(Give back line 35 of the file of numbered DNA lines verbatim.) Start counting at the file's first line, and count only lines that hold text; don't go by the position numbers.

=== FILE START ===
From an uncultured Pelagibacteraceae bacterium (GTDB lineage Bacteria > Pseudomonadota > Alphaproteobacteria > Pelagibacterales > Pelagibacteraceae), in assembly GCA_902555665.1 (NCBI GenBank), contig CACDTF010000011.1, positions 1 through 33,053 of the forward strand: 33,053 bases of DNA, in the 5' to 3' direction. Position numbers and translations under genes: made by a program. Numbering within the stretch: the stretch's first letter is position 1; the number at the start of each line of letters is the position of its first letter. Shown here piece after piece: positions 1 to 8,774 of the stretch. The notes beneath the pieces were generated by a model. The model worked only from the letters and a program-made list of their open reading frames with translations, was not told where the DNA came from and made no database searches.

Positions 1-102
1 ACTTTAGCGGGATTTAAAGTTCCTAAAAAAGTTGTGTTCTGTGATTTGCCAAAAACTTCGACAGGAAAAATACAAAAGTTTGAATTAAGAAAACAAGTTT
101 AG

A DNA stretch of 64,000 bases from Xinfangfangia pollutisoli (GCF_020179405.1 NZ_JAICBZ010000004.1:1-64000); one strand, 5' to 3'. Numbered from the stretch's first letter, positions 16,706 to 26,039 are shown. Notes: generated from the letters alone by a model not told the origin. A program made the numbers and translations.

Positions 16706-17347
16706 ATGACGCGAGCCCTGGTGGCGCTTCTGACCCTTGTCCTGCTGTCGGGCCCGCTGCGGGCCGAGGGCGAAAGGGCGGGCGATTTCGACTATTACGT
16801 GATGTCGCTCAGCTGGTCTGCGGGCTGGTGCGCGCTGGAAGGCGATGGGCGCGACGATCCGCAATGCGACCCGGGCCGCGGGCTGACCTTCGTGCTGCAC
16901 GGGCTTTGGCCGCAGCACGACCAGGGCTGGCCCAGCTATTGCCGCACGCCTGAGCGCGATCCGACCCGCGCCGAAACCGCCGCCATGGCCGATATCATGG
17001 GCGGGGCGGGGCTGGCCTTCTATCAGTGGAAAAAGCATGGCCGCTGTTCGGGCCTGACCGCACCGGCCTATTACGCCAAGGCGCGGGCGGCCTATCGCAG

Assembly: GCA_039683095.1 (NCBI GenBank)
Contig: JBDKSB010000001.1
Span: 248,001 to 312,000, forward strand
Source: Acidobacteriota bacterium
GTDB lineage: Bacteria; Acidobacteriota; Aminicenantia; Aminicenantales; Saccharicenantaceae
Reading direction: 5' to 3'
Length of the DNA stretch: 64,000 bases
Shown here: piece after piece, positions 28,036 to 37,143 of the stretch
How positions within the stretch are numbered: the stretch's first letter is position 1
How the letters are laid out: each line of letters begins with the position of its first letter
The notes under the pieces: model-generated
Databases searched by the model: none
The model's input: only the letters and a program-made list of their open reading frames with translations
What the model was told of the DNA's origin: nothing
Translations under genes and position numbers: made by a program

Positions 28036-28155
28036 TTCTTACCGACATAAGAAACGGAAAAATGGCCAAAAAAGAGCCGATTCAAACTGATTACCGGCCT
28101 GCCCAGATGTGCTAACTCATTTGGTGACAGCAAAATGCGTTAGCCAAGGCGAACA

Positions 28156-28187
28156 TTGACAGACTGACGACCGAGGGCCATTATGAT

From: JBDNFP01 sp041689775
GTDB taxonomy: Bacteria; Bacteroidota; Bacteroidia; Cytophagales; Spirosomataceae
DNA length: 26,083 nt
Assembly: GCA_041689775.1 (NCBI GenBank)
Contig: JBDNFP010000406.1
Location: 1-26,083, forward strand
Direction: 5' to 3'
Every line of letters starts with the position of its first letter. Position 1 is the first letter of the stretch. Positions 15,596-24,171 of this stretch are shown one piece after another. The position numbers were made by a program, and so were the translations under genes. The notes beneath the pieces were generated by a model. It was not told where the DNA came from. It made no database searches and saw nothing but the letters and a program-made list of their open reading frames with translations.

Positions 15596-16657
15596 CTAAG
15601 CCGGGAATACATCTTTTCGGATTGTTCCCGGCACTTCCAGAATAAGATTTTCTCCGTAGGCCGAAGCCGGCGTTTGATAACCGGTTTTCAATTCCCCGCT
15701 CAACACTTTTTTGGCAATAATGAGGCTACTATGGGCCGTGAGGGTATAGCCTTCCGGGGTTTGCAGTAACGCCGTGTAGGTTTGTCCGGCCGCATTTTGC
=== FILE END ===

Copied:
Contig: JBDNFP010000406.1